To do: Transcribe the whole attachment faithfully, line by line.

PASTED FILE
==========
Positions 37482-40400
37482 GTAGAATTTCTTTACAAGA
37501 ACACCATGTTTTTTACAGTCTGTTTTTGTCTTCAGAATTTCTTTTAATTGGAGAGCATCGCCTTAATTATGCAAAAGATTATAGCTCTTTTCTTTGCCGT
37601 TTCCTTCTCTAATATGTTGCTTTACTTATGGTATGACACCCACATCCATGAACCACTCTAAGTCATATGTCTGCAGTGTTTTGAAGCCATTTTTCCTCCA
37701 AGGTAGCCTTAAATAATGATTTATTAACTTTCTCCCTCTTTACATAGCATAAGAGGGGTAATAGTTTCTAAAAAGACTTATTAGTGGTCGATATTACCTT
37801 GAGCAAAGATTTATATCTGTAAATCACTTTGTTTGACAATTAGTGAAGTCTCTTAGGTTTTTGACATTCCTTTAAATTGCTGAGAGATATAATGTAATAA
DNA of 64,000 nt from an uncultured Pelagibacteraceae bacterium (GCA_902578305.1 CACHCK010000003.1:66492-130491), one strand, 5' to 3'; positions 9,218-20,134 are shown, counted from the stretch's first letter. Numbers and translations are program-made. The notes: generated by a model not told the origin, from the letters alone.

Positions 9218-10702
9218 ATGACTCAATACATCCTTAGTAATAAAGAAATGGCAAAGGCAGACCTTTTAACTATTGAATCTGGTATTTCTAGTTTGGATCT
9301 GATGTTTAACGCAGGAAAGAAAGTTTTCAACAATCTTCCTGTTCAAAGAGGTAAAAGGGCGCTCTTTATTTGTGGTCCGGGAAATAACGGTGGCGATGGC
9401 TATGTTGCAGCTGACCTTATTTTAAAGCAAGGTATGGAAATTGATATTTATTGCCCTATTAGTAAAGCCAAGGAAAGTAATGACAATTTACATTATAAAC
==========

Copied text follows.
Positions 37482-40400
37482 GTAGAATTTCTTTACAAGA
37501 ACACCATGTTTTTTACAGTCTGTTTTTGTCTTCAGAATTTCTTTTAATTGGAGAGCATCGCCTTAATTATGCAAAAGATTATAGCTCTTTTCTTTGCCGT
37601 TTCCTTCTCTAATATGTTGCTTTACTTATGGTATGACACCCACATCCATGAACCACTCTAAGTCATATGTCTGCAGTGTTTTGAAGCCATTTTTCCTCCA
37701 AGGTAGCCTTAAATAATGATTTATTAACTTTCTCCCTCTTTACATAGCATAAGAGGGGTAATAGTTTCTAAAAAGACTTATTAGTGGTCGATATTACCTT
37801 GAGCAAAGATTTATATCTGTAAATCACTTTGTTTGACAATTAGTGAAGTCTCTTAGGTTTTTGACATTCCTTTAAATTGCTGAGAGATATAATGTAATAA
DNA of 64,000 nt from an uncultured Pelagibacteraceae bacterium (GCA_902578305.1 CACHCK010000003.1:66492-130491), one strand, 5' to 3'; positions 9,218-20,134 are shown, counted from the stretch's first letter. Numbers and translations are program-made. The notes: generated by a model not told the origin, from the letters alone.

Positions 9218-10702
9218 ATGACTCAATACATCCTTAGTAATAAAGAAATGGCAAAGGCAGACCTTTTAACTATTGAATCTGGTATTTCTAGTTTGGATCT
9301 GATGTTTAACGCAGGAAAGAAAGTTTTCAACAATCTTCCTGTTCAAAGAGGTAAAAGGGCGCTCTTTATTTGTGGTCCGGGAAATAACGGTGGCGATGGC
9401 TATGTTGCAGCTGACCTTATTTTAAAGCAAGGTATGGAAATTGATATTTATTGCCCTATTAGTAAAGCCAAGGAAAGTAATGACAATTTACATTATAAAC